I wish this research by the telecoms regulator Ofcom had received more widespread attention. They found that 4.7 million UK homes have struggled to afford their telecoms bills this year, with over a million households cutting back on spending on things like food and clothes in order to pay these bills.
Dear colleagues and friends, BEKS Istanbul was founded in 2010 by a group of scholars and students from the Sociology department at Mimar Sinan University to make independent scientific research and share their results with the democratic public opinion, especially on “difficult” issues in need of public debate and left […]
I’m so excited the book I’ve been working on with Lambros Fatsis over the last few years is coming out in June. It’s the result of a long conversation we’ve had about our mutual frustrations concerning ‘public sociology’ which led us to rethink what it means to be public scholars once digital platforms are ubiquitous and the public sphere has been decimated by COVID-19.
I thought this observation from Dylan Riley in the recent New Left Review was crucial for understanding the class politics of the pandemic. Particularly with regards to what I’ve come to think of as the lumpen-libertarian uprising which is unfolding as a reaction against elites, globalism and lockdown in a way which gets past the constraints which have held back the far-right.
In the last few months we’ve seen the large social platforms take what appears to be a stand against the far-right. This point from Richard Seymour is absolutely crucial in understanding the ideological significance of this move, lest it be seen as a damascene conversion to civic responsibility rather than […]
“Why is it, in spite of the fact that teaching by pouring in, learning by a passive absorption, are universally condemned, that they are still so entrenched in practice? That education is not an affair of “telling” and being told, but an active and constructive process, is a principle almost as generally violated in practice as conceded in theory.”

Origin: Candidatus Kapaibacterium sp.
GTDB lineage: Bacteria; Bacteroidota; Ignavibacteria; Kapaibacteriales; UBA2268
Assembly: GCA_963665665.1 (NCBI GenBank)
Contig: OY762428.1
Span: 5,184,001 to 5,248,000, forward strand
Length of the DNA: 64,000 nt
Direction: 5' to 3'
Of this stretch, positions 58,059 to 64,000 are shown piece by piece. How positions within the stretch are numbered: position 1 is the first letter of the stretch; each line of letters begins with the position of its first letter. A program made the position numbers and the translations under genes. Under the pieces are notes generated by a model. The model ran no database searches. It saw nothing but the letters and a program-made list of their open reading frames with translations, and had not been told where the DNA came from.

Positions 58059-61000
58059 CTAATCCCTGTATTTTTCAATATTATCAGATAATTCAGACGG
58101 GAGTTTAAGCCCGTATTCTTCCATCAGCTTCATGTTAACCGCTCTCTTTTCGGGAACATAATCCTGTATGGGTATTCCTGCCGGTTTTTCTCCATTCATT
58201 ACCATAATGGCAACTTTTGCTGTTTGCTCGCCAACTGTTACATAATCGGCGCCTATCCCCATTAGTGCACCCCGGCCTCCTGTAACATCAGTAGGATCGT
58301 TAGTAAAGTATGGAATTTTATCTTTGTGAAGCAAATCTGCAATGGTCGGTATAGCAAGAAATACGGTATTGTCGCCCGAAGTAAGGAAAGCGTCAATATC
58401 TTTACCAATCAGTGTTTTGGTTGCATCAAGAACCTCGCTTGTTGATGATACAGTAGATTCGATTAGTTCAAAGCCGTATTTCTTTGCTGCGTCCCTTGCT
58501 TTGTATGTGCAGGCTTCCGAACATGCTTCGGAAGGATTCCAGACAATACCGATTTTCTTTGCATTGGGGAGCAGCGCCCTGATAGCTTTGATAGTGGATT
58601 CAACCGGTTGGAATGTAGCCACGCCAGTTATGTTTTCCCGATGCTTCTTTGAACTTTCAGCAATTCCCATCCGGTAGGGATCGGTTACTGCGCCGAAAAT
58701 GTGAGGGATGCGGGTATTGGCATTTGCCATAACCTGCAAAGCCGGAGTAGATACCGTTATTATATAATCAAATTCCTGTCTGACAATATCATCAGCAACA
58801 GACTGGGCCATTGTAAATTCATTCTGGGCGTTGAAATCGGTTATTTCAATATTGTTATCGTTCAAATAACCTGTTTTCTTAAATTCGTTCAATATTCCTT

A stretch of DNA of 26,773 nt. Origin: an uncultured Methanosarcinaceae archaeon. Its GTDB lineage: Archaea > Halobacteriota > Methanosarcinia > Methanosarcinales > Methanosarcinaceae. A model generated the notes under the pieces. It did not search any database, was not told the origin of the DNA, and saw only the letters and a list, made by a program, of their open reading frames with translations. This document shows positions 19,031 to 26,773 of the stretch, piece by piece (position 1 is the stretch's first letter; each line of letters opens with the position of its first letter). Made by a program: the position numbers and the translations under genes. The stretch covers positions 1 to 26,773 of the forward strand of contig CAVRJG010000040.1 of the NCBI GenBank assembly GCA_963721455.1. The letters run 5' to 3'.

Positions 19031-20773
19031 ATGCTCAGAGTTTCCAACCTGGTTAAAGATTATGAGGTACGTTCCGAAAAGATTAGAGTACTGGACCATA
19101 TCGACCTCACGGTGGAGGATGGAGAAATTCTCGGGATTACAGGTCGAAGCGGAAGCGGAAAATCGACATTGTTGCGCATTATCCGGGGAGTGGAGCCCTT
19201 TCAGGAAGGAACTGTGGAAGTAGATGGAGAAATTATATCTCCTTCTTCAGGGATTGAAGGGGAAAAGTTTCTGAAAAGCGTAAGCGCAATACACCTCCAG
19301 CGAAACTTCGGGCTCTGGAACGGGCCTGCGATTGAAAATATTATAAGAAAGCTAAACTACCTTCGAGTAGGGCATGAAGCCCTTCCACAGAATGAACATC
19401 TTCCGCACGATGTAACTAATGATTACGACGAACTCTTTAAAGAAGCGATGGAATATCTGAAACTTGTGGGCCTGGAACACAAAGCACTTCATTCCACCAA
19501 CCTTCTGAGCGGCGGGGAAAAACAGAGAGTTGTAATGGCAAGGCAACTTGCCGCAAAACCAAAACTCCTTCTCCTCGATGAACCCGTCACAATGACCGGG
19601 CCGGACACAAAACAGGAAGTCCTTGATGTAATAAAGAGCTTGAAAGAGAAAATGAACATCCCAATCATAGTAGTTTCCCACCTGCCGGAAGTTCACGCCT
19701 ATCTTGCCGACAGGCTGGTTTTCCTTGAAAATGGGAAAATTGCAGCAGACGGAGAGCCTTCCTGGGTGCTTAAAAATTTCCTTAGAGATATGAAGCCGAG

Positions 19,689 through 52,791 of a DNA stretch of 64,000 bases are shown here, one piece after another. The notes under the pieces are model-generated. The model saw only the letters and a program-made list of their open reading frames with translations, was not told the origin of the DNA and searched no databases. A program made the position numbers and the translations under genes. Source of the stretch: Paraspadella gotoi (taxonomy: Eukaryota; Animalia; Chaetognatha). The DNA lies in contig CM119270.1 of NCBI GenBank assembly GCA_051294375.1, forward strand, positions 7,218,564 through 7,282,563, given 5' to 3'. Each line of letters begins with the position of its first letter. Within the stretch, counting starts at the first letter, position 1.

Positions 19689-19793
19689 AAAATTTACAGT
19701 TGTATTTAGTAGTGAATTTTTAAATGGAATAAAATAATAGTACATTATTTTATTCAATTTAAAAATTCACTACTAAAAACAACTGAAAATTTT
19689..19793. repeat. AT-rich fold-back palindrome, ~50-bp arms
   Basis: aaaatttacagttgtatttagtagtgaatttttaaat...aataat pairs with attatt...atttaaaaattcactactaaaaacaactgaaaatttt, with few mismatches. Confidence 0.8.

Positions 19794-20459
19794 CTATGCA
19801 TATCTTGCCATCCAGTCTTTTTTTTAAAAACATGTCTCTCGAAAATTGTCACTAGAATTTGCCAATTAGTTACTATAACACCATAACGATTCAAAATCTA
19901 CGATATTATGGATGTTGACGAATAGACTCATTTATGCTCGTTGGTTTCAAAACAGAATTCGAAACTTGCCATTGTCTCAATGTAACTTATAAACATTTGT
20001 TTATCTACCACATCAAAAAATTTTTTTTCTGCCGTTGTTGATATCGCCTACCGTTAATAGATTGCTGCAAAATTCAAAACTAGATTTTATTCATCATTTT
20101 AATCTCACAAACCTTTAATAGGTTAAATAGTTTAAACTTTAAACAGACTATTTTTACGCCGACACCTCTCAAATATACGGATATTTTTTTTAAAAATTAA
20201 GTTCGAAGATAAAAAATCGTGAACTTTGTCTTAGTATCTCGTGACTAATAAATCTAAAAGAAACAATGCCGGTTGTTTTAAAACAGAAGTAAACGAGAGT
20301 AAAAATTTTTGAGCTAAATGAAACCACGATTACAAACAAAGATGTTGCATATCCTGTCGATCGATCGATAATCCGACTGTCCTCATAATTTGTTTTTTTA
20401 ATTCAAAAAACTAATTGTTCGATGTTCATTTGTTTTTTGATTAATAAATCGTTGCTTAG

Following from this afternoon’s post about John Dewey, I wanted to share this extract from later in Democracy and Education about the socialising role played by communities. He explains how the groups to which an individual belongs inevitably exercises an influence over them, by virtue of that belonging. I understanding him to be saying these are educative in the sense that they provide an environment which solicits certain responses by virtue of collaborating as part of a more or less shared existence.
I found this really helpful for revisiting my PhD, seven years on, in order to finally publish from it. I’m broadly sympathetic with the project expressed in this lecture but the point of departure is his claim that higher education increases the capacity for reflexivity. This just isn’t true as […]
How would John Dewey have understood the influence of social platforms on adolescents? I found myself wondering this because of the central role which transmission plays in his understanding of socialisation.
The current health crisis has swept the world, provoking worldwide change at the political, economic, and social levels. Scholars have been caught in two contradicting roles: experts discussing the causes and consequences of the pandemic and victims of the pandemic workflows’ extensive impact. They have been forced to change their work dynamics and rethink the Academy’s processes and offering during this time.
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In my sixth month of lockdown, I’ve rediscovered my love of breakcore:
They made a statue of us
The tourists come and stare at us
The sculptor’s marble sends regards
“Greater digital literacy is often the recommendation for dealing with the effects of social media within society, but this ignores the fact that educators are actively involved in these conversations not simply aware they exist”
Why do social theorists use diagrams? How coherently are they integrated into arguments? How skilfully do they tend to deploy them?
The pandemic has thrown a harsh spotlight on digital inequalities within higher education. The university campus brought staff and students into a shared space, with a degree of infrastructural provision which created at least an appearance of digital equality.
I wrote this almost 15 years in my first year as a sociology student, having abandoned a planned political philosophy PhD to take a social research MA instead because of a sudden fascination with empirical research.
Unfortunately the YouTube embed doesn’t work properly on new WordPress, but please do start this track at 15 minutes 11 seconds: